• Line a baking sheet with parchment paper. Cut the dough into 8 equal pieces. (Each should be approximately 53 g.) Roll each piece into a rope approximately 12-15 inches long. Tie each rope into a knot, tucking the ends on the bottom. Place each knot onto the prepared baking sheet and use a pastry brush to brush each with the remaining olive oil. Cover loosely with plastic wrap and allow to rest 30 minutes.
  • Preheat oven to 450° F.
  • Bake 12-14 minutes until very lightly browned on top. The internal temperature should be at least 190°F.
  • While the knots are baking, in a small saucepan over medium-low heat, melt the butter. Add the garlic and cook 1-2 minutes. Remove from heat and stir in the salt and parsley.
  • Use the same pastry brush to coat the knots with the warm garlic butter.


  • For slightly breadier garlic knots, use bread flour instead of all purpose flour.
  • If you keep your discard in the refrigerator, weigh it out and let it come to room temperature for about a half hour to an hour before mixing the dough.
  • Sourdough Discard Garlic Knots are best served warm. If making them to serve later, cover them with foil and reheat in a 350° F oven for 5-8 minutes.
  • These freeze well after they are baked. Remove from freezer and wrap in foil. Place in 350° F oven for 10 minutes.
Calories: 202kcal
Course: Bread
Cuisine: American, Italian
Keyword: discard, garlic, pizza, sourdough


Calories: 202kcal | Carbohydrates: 24g | Protein: 4g | Fat: 10g | Saturated Fat: 5g | Trans Fat: 1g | Cholesterol: 17mg | Sodium: 308mg | Potassium: 65mg | Fiber: 1g | Sugar: 2g | Vitamin A: 213IU | Vitamin C: 1mg | Calcium: 26mg | Iron: 1mg



  1. 5 stars
    I have been looking for the perfect rolls for my extended family’s holiday gatherings and I have finally found it!! This garlic knots recipe is easy to follow and my family likes having me test the recipe out on them. This is a must try!!

      • What can I use as a substitute for the honey?
        We don’t always have it on hand but these are such a yummy snack so I’d like to be able to make them without honey if we don’t have any!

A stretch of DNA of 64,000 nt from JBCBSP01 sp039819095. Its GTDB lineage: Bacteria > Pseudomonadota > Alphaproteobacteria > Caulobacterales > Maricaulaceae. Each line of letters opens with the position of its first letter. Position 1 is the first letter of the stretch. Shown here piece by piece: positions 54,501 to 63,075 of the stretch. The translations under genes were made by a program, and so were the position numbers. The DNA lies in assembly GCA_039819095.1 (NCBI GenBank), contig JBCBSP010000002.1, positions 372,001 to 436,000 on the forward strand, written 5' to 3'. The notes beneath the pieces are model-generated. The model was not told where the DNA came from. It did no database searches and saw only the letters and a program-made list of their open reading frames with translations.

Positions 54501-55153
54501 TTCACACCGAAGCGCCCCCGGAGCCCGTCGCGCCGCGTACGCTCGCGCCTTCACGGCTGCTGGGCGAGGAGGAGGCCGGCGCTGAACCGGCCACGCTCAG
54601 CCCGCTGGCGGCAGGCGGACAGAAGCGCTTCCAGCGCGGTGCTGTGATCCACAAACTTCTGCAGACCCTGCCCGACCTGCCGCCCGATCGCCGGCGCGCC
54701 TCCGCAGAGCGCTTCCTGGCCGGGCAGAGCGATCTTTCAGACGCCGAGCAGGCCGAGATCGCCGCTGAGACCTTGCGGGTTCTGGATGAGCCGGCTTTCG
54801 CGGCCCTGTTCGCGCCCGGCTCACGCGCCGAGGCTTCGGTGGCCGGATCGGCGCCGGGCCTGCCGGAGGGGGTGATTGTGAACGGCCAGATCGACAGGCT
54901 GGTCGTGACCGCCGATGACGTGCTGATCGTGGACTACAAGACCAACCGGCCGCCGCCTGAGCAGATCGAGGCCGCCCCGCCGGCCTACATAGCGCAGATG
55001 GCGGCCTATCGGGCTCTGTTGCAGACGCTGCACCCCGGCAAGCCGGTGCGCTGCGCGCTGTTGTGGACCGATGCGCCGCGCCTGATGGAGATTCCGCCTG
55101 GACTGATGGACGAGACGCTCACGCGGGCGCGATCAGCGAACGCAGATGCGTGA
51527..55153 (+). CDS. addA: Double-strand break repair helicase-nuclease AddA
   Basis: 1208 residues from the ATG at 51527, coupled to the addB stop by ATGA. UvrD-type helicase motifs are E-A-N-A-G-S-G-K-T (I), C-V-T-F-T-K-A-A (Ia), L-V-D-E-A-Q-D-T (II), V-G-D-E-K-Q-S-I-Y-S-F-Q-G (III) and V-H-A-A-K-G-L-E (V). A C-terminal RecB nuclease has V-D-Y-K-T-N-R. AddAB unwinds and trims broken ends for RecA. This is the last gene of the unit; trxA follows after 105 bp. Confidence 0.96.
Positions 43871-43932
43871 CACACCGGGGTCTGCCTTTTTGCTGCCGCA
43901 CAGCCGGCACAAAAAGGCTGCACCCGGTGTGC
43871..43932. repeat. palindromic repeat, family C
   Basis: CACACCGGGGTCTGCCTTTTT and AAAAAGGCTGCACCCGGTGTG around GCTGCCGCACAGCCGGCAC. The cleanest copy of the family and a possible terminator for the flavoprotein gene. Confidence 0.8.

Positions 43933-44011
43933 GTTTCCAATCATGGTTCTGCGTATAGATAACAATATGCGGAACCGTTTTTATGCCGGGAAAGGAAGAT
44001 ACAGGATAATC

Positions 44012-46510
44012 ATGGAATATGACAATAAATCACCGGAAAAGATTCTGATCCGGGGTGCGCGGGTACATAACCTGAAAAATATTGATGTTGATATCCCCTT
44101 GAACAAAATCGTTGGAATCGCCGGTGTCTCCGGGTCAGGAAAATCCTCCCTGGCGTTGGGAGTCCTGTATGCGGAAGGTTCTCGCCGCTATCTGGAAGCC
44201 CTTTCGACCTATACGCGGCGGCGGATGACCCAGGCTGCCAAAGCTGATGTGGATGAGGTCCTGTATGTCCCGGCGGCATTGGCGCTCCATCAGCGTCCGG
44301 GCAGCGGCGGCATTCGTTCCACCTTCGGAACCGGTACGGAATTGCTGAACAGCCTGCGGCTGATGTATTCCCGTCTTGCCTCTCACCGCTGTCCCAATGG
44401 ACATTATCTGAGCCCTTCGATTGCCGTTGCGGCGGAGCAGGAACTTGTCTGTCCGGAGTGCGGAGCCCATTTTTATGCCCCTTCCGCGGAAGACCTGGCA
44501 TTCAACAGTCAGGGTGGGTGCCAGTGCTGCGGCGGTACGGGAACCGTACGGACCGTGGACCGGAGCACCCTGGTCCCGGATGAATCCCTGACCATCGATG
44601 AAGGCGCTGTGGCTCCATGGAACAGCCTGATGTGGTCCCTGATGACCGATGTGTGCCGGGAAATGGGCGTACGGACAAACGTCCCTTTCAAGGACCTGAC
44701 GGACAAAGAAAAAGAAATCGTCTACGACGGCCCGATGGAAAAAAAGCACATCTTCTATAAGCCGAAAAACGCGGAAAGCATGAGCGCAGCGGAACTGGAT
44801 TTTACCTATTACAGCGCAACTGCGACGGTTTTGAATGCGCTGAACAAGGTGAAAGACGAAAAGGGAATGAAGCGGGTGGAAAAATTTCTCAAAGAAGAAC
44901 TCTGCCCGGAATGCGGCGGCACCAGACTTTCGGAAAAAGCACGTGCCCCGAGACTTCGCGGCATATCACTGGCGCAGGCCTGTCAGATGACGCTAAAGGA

• Rob Finkelstein Reply

          You can use the same amount of sugar in place of honey.

  2. 5 stars
    I love the idea of these discard knots! I never know what to do with sourdough discard so I end up just discarding it lol. I love that I have something to do with it now.

  3. Jere Cassidy Reply

    5 stars
    Hallelujah to have a great recipe using sourdough discard, I have run out of idea’s and these garlic knots are so much fun to make.

  4. ooo thanks for the reminder, I have to feed my starter today! Love these garlic knots and they would be so perfect for Thanksgiving. I’m interested in trying that cinnamon raisin bread too. So many bakes, so little time!

  5. I am in the process of making. Hoping they’ll come out well. But just want to write that the time is unrealistic. It left out the time it takes to weigh out and roll out the eight knots PLUS the thirty minutes rest time. So I’ve had to delay dinner twice tonight. Hope it will be worth it.

    • Rob Finkelstein Reply

      Thank you very much for pointing that out. I’m not sure how some of those times got left out, but I have now revised it to include those times. I hope you enjoyed the garlic knots though!

  6. Would I be able to rest these in the fridge overnight and bake the next morning??

    • Rob Finkelstein Reply

      Sure. I would refrigerate immediately after shaping. In the morning, allow them to come to room temperature for about 45 minutes before baking.

  7. 5 stars
    Made these tonight. So good! Only change I made was to divide in to 12 sections, because I like them smaller. Great recipe.

  8. 5 stars